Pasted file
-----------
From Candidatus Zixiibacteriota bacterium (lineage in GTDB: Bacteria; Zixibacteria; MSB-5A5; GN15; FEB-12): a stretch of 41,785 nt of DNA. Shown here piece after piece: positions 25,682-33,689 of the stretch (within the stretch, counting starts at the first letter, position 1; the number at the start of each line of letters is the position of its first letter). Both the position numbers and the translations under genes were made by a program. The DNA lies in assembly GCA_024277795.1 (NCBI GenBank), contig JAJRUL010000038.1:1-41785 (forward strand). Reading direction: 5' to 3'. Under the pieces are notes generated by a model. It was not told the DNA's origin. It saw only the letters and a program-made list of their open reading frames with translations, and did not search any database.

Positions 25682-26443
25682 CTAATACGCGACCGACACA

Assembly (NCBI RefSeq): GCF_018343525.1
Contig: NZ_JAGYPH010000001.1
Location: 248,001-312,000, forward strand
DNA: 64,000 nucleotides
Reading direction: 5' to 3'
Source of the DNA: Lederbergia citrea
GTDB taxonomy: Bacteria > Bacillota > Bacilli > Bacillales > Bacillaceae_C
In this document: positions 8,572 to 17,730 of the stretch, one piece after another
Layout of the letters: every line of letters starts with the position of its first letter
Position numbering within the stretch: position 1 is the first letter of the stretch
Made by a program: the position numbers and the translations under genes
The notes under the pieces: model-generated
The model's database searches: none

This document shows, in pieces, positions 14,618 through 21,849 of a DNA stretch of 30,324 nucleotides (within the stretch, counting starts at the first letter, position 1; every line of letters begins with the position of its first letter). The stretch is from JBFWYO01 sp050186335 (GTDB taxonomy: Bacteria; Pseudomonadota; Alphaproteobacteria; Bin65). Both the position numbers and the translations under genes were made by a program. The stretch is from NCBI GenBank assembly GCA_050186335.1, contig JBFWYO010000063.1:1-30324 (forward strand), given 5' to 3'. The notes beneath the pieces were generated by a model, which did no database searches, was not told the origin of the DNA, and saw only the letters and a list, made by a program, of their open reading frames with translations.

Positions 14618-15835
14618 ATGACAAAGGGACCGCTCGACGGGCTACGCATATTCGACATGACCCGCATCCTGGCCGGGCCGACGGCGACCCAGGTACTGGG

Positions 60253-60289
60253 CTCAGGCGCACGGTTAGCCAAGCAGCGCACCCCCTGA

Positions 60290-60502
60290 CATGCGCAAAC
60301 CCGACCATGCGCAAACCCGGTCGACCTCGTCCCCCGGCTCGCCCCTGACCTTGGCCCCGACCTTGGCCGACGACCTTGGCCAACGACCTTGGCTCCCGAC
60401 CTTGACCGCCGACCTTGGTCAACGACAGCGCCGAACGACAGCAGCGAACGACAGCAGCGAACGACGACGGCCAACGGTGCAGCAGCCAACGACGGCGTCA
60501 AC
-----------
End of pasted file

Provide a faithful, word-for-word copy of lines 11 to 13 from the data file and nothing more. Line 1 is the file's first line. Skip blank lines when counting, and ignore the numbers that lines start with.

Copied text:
In this document: positions 8,572 to 17,730 of the stretch, one piece after another
Layout of the letters: every line of letters starts with the position of its first letter
Position numbering within the stretch: position 1 is the first letter of the stretch